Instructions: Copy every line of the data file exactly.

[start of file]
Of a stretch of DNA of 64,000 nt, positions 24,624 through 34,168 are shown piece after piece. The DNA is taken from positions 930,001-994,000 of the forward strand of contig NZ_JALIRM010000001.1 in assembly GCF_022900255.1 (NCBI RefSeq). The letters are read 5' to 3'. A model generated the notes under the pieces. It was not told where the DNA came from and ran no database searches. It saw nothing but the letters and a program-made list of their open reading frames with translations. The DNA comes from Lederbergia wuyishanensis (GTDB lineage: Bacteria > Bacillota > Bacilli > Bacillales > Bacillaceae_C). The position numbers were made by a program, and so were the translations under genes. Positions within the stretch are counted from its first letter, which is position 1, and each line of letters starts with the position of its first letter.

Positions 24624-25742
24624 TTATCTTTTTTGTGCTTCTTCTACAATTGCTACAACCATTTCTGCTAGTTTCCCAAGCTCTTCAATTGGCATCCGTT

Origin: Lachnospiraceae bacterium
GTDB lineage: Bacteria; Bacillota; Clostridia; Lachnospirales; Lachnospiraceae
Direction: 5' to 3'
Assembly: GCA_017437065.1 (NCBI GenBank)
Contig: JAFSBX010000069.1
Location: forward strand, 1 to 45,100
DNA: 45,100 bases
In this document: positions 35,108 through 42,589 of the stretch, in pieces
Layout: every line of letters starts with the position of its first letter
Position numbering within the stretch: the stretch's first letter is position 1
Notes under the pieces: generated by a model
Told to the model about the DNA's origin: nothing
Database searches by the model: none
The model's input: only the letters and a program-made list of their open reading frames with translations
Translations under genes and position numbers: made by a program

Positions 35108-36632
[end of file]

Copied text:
Of a stretch of DNA of 64,000 nt, positions 24,624 through 34,168 are shown piece after piece. The DNA is taken from positions 930,001-994,000 of the forward strand of contig NZ_JALIRM010000001.1 in assembly GCF_022900255.1 (NCBI RefSeq). The letters are read 5' to 3'. A model generated the notes under the pieces. It was not told where the DNA came from and ran no database searches. It saw nothing but the letters and a program-made list of their open reading frames with translations. The DNA comes from Lederbergia wuyishanensis (GTDB lineage: Bacteria > Bacillota > Bacilli > Bacillales > Bacillaceae_C). The position numbers were made by a program, and so were the translations under genes. Positions within the stretch are counted from its first letter, which is position 1, and each line of letters starts with the position of its first letter.

Positions 24624-25742
24624 TTATCTTTTTTGTGCTTCTTCTACAATTGCTACAACCATTTCTGCTAGTTTCCCAAGCTCTTCAATTGGCATCCGTT

Origin: Lachnospiraceae bacterium
GTDB lineage: Bacteria; Bacillota; Clostridia; Lachnospirales; Lachnospiraceae
Direction: 5' to 3'
Assembly: GCA_017437065.1 (NCBI GenBank)
Contig: JAFSBX010000069.1
Location: forward strand, 1 to 45,100
DNA: 45,100 bases
In this document: positions 35,108 through 42,589 of the stretch, in pieces
Layout: every line of letters starts with the position of its first letter
Position numbering within the stretch: the stretch's first letter is position 1
Notes under the pieces: generated by a model
Told to the model about the DNA's origin: nothing
Database searches by the model: none
The model's input: only the letters and a program-made list of their open reading frames with translations
Translations under genes and position numbers: made by a program

Positions 35108-36632